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ARLINGTON, Va. — Defense officials on Wednesday unveiled guidelines on what is and what is not permissible in detainee interrogations.

A new directive outlines a baseline for treatment for all detainees, incorporating about 95 percent of the recommendations made in the 12 Defense Department investigations since the Abu Ghraib prisoner scandal, said Cully Stimson, deputy assistant director of defense for detainee affairs.

“All detainees will be respected as human beings,” the directive says. “They will be protected against threats or acts of violence including rape, forced prostitution, assault and theft, public curiosity, bodily injury and reprisals.”

Toward that end, the new Army Field Manual on interrogations specifically prohibits eight procedures that are deemed cruel and degrading treatment, said Lt. Gen. John Kimmons, Army deputy chief of staff for intelligence.

Kimmons outlined these procedures as:

Forcing detainees to be naked, perform sexual acts or pose in a sexual manner.Using hoods on detainees or duct tape over their eyes.Inflicting physical pain on detainees to include burning, beating or using electrical shocks on detainees.Waterboarding, a form of mock drowning.Using hypothermia or treatment that will lead to a heat injury.Mock executions.Using dogs as part of interrogations.Depriving detainees of food, water or medical care.Asked if ruling out these techniques would limit what information interrogators can glean from detainees, Kimmons said categorically no.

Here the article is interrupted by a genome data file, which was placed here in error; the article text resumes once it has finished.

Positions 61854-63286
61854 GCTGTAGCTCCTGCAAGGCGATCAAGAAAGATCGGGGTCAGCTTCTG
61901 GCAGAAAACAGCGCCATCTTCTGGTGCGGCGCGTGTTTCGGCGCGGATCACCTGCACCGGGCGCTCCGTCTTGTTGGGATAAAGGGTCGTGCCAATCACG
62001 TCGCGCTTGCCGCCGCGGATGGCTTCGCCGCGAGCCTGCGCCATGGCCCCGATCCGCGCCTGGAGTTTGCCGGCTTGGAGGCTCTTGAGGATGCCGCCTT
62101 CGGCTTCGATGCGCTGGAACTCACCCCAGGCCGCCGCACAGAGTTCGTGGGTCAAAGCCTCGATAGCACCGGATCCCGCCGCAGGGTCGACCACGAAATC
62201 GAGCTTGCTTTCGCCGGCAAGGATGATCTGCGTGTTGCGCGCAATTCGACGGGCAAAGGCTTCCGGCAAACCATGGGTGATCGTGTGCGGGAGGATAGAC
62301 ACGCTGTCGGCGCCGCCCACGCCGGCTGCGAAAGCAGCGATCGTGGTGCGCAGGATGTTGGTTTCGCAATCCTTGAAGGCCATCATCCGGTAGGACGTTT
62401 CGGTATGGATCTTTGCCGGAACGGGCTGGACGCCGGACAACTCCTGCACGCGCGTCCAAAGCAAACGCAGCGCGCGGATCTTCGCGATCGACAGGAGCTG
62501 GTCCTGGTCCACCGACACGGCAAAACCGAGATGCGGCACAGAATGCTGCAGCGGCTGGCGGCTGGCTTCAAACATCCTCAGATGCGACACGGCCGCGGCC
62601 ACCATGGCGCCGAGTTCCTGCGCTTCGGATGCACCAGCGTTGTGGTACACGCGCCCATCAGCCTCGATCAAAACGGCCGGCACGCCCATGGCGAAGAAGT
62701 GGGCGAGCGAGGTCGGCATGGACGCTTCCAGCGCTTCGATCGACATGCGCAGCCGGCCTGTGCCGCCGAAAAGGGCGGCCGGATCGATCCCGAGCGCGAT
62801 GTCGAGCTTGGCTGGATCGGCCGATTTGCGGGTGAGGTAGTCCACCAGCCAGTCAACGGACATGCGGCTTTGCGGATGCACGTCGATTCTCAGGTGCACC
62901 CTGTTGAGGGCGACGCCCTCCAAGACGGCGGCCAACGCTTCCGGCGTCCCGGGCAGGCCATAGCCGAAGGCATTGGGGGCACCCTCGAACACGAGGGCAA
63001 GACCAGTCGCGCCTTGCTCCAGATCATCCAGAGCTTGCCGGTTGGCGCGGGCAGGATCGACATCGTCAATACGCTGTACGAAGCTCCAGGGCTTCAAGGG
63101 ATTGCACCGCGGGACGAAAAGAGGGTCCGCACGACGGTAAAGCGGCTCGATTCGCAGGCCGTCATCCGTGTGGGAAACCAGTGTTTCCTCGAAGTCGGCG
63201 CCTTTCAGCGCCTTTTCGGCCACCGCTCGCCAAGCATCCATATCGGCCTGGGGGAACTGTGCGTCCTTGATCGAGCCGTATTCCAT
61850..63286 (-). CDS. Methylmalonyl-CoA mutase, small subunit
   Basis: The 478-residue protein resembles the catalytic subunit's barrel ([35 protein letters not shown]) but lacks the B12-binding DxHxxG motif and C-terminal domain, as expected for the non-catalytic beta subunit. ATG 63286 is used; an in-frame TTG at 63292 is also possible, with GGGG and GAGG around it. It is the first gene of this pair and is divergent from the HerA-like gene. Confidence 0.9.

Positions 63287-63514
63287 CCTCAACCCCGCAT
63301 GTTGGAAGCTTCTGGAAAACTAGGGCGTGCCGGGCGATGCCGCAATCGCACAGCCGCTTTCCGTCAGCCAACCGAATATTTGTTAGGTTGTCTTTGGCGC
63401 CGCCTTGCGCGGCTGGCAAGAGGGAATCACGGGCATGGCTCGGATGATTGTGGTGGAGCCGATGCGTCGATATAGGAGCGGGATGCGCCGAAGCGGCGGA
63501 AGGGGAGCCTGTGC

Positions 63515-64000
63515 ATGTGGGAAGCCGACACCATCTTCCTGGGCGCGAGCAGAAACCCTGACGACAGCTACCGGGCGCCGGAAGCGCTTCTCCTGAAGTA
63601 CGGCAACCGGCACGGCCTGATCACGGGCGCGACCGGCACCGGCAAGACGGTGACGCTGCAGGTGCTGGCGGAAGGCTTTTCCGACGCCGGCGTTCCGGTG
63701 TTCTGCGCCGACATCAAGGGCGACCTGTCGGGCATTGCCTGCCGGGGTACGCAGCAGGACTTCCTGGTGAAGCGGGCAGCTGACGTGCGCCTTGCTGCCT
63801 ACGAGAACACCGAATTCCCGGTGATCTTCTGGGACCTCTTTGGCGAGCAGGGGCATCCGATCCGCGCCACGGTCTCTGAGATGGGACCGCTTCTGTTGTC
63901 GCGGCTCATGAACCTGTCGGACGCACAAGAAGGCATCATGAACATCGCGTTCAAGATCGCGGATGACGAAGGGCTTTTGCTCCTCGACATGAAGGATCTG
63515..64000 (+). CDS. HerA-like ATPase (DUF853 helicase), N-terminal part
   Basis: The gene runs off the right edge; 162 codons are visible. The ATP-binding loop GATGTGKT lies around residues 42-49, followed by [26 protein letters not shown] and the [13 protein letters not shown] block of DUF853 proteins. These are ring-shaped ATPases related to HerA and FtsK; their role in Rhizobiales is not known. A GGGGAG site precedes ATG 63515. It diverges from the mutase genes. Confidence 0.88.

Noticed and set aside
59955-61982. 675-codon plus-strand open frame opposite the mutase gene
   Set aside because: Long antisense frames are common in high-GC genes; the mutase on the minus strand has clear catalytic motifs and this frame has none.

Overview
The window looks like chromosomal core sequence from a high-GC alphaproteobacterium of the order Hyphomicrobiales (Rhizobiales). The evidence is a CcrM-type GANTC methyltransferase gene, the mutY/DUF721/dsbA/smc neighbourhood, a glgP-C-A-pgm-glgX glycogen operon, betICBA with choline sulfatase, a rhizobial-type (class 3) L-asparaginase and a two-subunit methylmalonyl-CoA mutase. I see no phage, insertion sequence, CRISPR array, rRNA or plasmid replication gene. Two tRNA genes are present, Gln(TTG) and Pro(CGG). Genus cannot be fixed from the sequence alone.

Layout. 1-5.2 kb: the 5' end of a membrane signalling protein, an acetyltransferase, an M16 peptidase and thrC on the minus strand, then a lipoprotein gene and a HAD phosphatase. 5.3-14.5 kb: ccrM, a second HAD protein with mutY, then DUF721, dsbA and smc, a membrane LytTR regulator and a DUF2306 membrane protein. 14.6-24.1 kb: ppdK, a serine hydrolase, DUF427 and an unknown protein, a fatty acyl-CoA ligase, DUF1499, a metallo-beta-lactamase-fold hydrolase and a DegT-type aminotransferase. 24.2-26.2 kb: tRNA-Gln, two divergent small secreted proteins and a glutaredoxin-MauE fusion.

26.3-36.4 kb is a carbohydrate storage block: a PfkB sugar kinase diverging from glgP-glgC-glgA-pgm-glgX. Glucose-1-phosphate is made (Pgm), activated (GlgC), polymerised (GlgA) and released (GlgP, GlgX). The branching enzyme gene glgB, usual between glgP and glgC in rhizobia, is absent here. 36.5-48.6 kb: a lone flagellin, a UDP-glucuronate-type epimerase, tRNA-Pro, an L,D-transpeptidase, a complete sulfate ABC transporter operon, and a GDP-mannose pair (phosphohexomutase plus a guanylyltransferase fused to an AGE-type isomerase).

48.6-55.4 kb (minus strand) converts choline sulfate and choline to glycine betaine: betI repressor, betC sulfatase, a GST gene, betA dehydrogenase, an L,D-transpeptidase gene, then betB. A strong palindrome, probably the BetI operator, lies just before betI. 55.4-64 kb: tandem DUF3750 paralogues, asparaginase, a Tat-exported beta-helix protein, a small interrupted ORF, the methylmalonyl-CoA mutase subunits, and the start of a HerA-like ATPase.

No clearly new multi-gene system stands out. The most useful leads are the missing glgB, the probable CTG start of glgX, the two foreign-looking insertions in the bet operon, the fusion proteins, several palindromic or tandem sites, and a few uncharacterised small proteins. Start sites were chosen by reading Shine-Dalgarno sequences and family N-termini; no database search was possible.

“No good intelligence is going to come from abusive practices,” he said.

The field manual limits interrogation techniques to 19 approved methods, 16 of which come from the last version of the field manual, which was issued in the 1990s, Kimmons said.

In the last three methods, interrogators can run a good cop/bad cop routine on detainees; they can pretend not to be American interrogators; and they can separate unlawful combatants from each other during interrogations, he said.

The last technique can only be performed by certified interrogators and requires authorization from two general officers, one of whom must be a four-star general, Kimmons said.

Kimmons said defense officials had debated whether to make the last three techniques classified but eventually decided against it in order to disseminate the information easily to U.S. troops and coalition partners.

“We also felt that even classified techniques, once you use them on the battlefield over time become increasingly known to your enemies, some of whom are going to be released in due course,” he said.

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